Dr Adibul Hasan Rizvi
PHOTO COURTESY: ADIBUL HASSAN FACEBOOK PAGE
Year of the award: 1998
Dr Adibul Hasan Rizvi is a urological surgeon who founded the Sindh Institute of Urology and Transplantation (SIUT) by transforming a department of urology at the Civil Hospital, Karachi, into the country’s largest kidney disease centre and public health facility. For Dr Rizvi, the award provided an impetus to continue providing state-of-the-art health facilities to the underprivileged. “This award has propelled me and my colleagues at SIUT to consolidate and expand our work being mindful of future generations. Let it never be said by them that indifference, cynicism and selfishness made us fail to live up to the ideal of humanism which the Magsaysay Award encapsulates,” he said in his acceptance speech.
Tasneem Ahmed Siddiqui
Year of the award: 1999
Tasneem Ahmed Siddiqui went to great lengths to regularise Sindh’s katchi abadis and bring them into the ambit of the provincial government as the director of the Sindh Katchi Abadi Authority. Rejecting the stereotype of the poor as freeloaders and criminals, he saw the katchi abadis as centres of dynamism whose occupants were both industrious and resourceful. Siddiqui also developed Khuda ki Basti, a housing project for the urban poor. He was appreciative that the Ramon Magsaysay Award recognised his work as a member of the government and said that the award “supports the view that good government is possible if the method of governance were to be redefined and government decision-making made more participatory.”
Dr Ruth Pfau
PHOTO COURTESY: CHEREE FRANCO
Year of the award: 2002
Dr Ruth Pfau is a German nun who has been working tirelessly to fight leprosy in Pakistan for the past 50 years. She runs the Marie Adelaide Leprosy Centre and it is due to efforts by her and her team that Pakistan became one of the first Asian countries that have successfully controlled leprosy. Dr Pfau said in her acceptance speech that the award went a long way in “helping Asia to discover, rediscover, find, cling to and confess its values — values of the intellect and heart.”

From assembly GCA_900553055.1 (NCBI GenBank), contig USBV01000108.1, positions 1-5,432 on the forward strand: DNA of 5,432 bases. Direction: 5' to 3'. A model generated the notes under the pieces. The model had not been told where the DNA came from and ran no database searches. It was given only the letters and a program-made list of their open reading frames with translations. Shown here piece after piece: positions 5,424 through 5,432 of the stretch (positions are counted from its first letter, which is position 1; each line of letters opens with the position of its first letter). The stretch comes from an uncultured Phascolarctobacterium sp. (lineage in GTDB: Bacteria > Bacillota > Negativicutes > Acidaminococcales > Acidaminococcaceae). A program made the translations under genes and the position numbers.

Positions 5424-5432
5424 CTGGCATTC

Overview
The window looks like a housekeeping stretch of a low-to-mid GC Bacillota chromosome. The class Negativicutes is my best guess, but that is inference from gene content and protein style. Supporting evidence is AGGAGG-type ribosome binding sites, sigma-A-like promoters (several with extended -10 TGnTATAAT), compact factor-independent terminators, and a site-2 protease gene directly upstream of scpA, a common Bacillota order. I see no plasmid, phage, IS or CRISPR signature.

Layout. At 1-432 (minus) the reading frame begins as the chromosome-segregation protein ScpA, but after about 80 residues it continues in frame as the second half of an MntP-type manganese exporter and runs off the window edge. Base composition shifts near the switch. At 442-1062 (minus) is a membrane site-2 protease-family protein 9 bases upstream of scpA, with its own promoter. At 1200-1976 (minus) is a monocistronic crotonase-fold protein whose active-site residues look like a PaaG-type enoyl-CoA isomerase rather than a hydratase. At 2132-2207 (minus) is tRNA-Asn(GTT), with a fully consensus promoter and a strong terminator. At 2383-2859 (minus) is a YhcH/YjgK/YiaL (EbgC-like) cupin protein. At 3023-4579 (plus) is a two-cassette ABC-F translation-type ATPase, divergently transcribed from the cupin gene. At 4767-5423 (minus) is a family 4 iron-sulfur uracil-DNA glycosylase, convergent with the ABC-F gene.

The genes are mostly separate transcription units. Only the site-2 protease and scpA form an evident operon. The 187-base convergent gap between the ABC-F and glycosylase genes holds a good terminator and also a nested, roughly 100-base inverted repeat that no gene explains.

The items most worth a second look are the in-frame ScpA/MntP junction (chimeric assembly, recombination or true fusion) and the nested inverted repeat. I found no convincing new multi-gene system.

Ibn Abdur Rehman
PHOTO COURTESY: ZAFAR ASLAM
Year of the award: 2004
Ibn Abdur Rehman is a leading peace and human rights activist who has been influential in promoting peace between India and Pakistan, as well as advocating other human rights issues in the country. Speaking about armed conflicts during his acceptance speech he said, “It has been our experience in South Asia that absence of armed conflict does not amount to peace. It has also been our experience that peace is not an ideal that can be pursued in isolation from other concerns of the people.”
The Citizens Foundation
Year of the award: 2014
TCF was set up in 1995 to improve the dismal state of education in Pakistan. According to Asaad Ahmed, the CEO of TCF, “It is a great honour not only for our organisation, but also for this country.” But he is quick to point out that the award has just reinforced the organisation’s zeal and determination to continue to bring high quality education to those who cannot afford it otherwise.
TCF already runs 1,000 schools across the country, giving full or partial scholarships to 145,000 students. The average fees a child is expected to pay per month is Rs100, and the rest of the tuition, including the cost of textbooks and uniforms, is covered by the organisation. “As nice as the award is, for us the most important thing is our work. Education remains a major problem for Pakistan and TCF still has a long way to go,” says Ahmed, adding that more than 150,000 schools are still needed in the country. “There is still a great need for better quality as well as greater quantity of education. A lot more work and investment is required.”
Awards such as this are a great way to recognise and celebrate the work that is being done towards improving society. It is also a welcome reminder that although we may still have a long way to go, there are people out there who are taking the road less travelled.
Nudrat Kamal is a sub-editor at The Express Tribune. She’s pursuing a Bachelor’s degree in English Literature. She tweets @Nudratkamal
Published in The Express Tribune, Sunday Magazine, September 7th, 2014.
Correction: In the print version of this story, we incorrectly mentioned that nine Pakistanis honoured with Ramon Magsaysay Award instead of 10. We regrettably missed out Shoaib Sultan Khan’s name.